A University JOB POSTING for an “interpersonal violence clinician and men’s engagement manager” was big news for conservative media groups in July.
“Higher-Ed Assault on Masculinity Continues,” said one website, while the Washington Times headline read “Princeton Is on the Prowl to Emasculate Men.” The College Fix, a news blog, asserted that “the job posting implicitly refers to men as perpetrators and women as victims.”
Responsibilities of the position include developing programs to target “high-risk campus-based populations for primary prevention of interpersonal violence, including sexual harassment, sexual assault, domestic/dating violence, and stalking,” as well as implementing programs “challenging gender stereotypes.” The job is part of Princeton’s Sexual Harassment/Assault Advising, Resources and Education office.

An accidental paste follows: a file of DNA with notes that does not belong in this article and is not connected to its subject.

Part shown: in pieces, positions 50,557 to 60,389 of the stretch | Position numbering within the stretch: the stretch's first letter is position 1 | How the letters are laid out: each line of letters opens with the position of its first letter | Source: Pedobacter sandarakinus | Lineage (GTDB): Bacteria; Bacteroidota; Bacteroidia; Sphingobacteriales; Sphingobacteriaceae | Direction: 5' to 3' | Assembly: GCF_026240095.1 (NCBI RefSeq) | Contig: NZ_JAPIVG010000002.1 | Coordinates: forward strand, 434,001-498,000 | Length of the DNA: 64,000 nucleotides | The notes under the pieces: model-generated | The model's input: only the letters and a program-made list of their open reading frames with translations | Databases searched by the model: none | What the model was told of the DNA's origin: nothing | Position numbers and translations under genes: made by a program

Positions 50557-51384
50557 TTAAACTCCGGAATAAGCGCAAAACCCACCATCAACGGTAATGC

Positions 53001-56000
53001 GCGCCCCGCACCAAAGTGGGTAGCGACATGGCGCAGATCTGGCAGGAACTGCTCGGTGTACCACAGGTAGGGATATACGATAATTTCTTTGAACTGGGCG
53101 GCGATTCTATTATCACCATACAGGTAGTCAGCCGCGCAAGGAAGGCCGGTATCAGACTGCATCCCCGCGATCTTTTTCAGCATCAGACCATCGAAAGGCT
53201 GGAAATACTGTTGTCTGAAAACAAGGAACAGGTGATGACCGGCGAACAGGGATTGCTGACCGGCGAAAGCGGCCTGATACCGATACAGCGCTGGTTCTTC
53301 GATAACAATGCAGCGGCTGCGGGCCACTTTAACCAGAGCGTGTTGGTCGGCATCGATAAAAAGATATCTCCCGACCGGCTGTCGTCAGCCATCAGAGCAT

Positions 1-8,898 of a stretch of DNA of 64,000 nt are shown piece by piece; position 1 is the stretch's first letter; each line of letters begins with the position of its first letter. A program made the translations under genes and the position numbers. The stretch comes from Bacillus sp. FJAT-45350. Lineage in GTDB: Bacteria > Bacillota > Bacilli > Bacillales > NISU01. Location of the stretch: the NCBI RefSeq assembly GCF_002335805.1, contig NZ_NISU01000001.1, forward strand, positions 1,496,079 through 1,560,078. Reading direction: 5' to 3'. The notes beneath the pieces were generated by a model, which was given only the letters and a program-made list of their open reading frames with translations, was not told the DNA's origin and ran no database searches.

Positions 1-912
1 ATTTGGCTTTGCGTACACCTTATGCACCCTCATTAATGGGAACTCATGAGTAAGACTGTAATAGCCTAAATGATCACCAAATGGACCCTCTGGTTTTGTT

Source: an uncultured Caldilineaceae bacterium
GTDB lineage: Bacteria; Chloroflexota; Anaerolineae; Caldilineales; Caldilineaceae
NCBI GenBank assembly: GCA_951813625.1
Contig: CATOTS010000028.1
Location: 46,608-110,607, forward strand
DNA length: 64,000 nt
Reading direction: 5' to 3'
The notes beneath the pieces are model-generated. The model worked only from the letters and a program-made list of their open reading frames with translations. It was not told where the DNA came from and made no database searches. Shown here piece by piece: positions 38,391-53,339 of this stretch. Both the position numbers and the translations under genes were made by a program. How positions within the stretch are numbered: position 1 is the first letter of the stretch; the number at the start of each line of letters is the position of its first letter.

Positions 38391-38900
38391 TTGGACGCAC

Following the media attention, the University renamed the position as “prevention programs manager,” while saying the job description would remain the same. The position was filled at the end of August.
In a statement, Princeton said its program is similar to programs at other colleges and universities and is “consistent with established best practices that encourage both men and women to create and foster a culture in which there is no place for interpersonal violence and where safe and healthy interpersonal relationships are the norm.”